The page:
GENE KING with the GROOVE INSTITUTE at Roxy Blu (12 Brant), Friday (January 17). $5 with flyer before 11:30 pm, $10 otherwise. email@example.com
It used to be that DJs were marketed mainly as having the newest unreleased records and being at the cutting edge of whatever the new sound was. Lately, it's more common for them to portray themselves as representatives of true old-school sounds. You find promoters boasting about their guest DJs' huge collections of rare vintage vinyl, and younger mixers have been known to add a few years to their history in the interest of appearing authentic and educated.
Disco veteran Gene King recently found himself face to face with this phenomenon when he was asked by MuchMusic to be part of a documentary on the roots of dance music.
"They're doing a documentary on DJs who've been playing for 20 years and more. I thought back about all the stuff I've done and I realized, man, I'm old," King laughs.
King started his career in Montreal in the late 70s when he was barely into his teens. He soon had a regular gig playing at a roller disco, and was also playing school dances and birthday parties. By the early 80s, the still underage King was starting to play at adult clubs and bars.
"At that time, it wasn't even really one sound, it was a whole bunch of sounds mixed up. You'd hear funk, disco, rock, new wave, stuff like the Clash -- anything that was a bit funky, basically.
"These days, a lot of club owners have specific ideas about what they want their club to be, and even if the dance floor will go along with what you want to do, you have to cater to what the owners want. I think things are changing a bit now, but there's still a limit on how far you can go."
Within a few years, he was playing five nights a week in different clubs. At the time, Montreal's scene was hopping, but disco was ending, and King soon noticed the beginnings of house music.
"I hated house the first time I heard it. I thought it was badly produced disco, disco made by guys who couldn't afford any good equipment. But then I heard Marshall Jefferson's House Music Anthem on a big system; the DJ had doubles and must have extended it for 20 minutes. The sound of those chords on that big system was amazing. I went out the next week and picked up every house record I could find. You have to go to a club and hear it in that atmosphere to really understand it."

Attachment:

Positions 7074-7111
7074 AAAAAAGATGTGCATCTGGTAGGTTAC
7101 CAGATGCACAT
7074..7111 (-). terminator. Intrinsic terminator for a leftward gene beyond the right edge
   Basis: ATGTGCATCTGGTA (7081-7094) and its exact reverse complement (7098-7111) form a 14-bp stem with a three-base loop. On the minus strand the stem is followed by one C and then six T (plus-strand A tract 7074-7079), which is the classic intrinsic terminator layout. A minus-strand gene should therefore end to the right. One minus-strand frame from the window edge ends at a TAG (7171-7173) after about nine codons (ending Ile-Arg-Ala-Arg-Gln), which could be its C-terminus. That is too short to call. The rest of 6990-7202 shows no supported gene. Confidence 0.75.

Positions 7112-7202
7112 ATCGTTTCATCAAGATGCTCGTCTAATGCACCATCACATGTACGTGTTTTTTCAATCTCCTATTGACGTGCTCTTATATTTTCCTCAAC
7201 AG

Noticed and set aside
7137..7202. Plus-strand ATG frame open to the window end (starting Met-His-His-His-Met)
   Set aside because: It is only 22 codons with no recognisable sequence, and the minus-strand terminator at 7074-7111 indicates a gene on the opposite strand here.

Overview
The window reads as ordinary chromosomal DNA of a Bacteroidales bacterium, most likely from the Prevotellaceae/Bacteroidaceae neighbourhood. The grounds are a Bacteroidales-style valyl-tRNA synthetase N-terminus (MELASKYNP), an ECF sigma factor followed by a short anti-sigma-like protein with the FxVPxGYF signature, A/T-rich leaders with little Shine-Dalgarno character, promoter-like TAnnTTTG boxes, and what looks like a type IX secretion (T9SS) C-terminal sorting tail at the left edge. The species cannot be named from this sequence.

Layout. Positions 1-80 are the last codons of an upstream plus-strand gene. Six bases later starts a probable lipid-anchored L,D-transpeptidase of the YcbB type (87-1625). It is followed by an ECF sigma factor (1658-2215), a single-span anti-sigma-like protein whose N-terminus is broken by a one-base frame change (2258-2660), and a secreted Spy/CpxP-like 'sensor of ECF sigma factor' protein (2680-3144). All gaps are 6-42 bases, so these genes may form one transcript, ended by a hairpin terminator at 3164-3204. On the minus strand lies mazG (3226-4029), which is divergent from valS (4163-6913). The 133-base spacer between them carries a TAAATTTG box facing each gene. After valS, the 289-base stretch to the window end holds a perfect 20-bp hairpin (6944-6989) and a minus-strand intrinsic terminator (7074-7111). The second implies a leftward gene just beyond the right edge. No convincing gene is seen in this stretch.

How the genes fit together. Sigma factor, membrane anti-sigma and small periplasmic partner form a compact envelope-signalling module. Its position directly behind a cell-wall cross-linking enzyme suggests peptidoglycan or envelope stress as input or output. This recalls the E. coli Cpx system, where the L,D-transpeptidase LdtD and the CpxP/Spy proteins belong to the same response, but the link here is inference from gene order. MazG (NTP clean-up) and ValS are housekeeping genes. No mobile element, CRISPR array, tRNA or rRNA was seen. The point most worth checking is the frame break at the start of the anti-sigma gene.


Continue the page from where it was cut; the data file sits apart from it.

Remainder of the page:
King moved to Toronto in 1987 because the club scene in Montreal was changing and being an anglophone in Quebec was increasingly frustrating. Initially, he found little work here but soon started getting gigs at sports bars playing top-40 tunes.
The pay was good at mainstream clubs, but he missed the underground. In 1993, he started playing on CKLN for a show called Midnight Madness, which would later become the Soul Fusion Express. When the name changed he started a show called Vibes And Vinyl, which he and Ray Prasad continue to host to this day. The local underground scene got to know him through his radio shows, and he started to get gigs in the after-hours scene.
Since then, he's maintained this curious split identity that allows him to relax about ups and downs and trends. When things get tough in the top-40 clubs he has his radio show to keep him happy, and when things change in the underground he's still got paying gigs in normal clubs.
"The radio show is my outlet, it's how I maintain my sanity."